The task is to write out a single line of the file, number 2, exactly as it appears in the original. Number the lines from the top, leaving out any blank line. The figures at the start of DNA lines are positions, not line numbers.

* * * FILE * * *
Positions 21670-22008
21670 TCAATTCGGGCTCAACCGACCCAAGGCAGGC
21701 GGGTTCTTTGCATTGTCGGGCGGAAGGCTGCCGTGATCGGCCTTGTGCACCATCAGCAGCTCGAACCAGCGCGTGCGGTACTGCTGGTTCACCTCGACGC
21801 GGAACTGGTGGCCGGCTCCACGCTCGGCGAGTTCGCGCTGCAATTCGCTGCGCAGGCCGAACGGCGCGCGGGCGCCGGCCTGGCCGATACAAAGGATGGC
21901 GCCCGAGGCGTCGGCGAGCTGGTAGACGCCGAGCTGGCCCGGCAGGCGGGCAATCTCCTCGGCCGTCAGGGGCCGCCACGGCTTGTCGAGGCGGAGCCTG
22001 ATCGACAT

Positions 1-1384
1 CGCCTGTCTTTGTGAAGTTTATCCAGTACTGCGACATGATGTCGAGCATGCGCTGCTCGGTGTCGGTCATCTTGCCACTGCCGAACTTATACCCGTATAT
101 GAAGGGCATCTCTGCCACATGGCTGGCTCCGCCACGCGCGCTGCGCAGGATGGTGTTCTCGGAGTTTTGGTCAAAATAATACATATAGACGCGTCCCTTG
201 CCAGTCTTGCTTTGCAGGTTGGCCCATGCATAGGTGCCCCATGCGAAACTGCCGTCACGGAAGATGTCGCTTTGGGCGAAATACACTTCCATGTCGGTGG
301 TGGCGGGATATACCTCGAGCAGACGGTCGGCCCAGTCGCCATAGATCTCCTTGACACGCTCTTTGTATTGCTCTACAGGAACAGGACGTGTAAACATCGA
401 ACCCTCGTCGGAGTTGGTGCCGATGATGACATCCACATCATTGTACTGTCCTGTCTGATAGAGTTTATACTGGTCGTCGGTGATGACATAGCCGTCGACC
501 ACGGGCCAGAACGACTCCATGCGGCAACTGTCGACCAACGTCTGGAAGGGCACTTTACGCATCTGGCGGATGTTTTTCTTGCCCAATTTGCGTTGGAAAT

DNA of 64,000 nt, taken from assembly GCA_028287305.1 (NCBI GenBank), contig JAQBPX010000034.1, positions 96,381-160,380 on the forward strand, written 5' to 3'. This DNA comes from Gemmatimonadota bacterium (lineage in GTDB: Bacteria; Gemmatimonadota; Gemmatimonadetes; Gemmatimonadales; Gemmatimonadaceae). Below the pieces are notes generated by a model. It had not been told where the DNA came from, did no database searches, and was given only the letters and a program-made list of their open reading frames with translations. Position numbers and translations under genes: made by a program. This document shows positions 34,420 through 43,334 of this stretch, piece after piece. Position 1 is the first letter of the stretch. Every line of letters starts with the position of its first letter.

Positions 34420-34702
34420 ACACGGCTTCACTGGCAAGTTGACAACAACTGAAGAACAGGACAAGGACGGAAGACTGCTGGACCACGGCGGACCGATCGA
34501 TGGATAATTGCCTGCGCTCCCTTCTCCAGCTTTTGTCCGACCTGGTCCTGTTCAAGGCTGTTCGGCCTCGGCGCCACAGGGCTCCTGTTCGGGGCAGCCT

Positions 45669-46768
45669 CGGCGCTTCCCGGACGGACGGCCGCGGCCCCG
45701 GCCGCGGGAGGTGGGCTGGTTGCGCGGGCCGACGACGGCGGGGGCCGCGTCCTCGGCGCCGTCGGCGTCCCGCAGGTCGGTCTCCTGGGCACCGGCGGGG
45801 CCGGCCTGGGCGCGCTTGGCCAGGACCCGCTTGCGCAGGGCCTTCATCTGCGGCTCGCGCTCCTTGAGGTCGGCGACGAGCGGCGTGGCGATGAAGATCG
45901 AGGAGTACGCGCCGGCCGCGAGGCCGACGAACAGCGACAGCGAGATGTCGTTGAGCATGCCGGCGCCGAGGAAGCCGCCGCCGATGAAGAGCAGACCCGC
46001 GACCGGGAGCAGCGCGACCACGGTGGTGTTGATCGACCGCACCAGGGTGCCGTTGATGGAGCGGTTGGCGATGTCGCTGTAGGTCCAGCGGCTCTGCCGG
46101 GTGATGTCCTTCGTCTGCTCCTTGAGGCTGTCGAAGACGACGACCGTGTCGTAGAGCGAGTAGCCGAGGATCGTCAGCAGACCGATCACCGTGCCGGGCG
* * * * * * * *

21670 TCAATTCGGGCTCAACCGACCCAAGGCAGGC